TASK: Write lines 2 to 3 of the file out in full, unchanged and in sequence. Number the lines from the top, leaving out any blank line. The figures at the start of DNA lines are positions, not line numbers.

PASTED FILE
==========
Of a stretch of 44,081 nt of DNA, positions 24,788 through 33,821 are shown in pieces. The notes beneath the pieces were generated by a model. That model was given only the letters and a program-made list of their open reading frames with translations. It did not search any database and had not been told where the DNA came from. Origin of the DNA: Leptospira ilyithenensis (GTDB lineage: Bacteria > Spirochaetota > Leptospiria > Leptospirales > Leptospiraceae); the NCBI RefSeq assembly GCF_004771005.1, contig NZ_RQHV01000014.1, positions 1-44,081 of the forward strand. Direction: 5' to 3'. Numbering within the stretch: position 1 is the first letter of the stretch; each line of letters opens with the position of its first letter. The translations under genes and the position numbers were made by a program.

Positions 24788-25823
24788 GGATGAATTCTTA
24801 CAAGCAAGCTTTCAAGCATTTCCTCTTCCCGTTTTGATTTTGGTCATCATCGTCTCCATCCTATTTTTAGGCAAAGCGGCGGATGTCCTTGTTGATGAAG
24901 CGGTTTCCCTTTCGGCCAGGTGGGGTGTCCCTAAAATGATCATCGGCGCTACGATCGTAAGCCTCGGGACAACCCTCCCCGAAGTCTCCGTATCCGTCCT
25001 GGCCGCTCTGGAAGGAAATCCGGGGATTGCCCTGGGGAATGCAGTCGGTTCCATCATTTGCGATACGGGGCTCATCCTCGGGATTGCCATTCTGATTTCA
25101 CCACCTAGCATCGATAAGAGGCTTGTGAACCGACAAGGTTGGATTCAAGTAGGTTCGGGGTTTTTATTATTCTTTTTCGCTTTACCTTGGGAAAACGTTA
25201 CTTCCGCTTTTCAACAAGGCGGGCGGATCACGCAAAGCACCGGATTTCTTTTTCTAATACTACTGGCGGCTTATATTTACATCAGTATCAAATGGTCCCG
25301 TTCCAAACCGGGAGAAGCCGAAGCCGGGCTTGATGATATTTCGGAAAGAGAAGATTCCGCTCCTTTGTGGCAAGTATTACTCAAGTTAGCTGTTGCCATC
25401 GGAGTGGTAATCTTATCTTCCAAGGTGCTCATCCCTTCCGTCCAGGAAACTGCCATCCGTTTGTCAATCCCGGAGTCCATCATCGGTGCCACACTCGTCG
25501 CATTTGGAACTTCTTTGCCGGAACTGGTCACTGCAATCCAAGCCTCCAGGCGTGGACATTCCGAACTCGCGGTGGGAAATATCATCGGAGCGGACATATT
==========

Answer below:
Positions 24788-25823
24788 GGATGAATTCTTA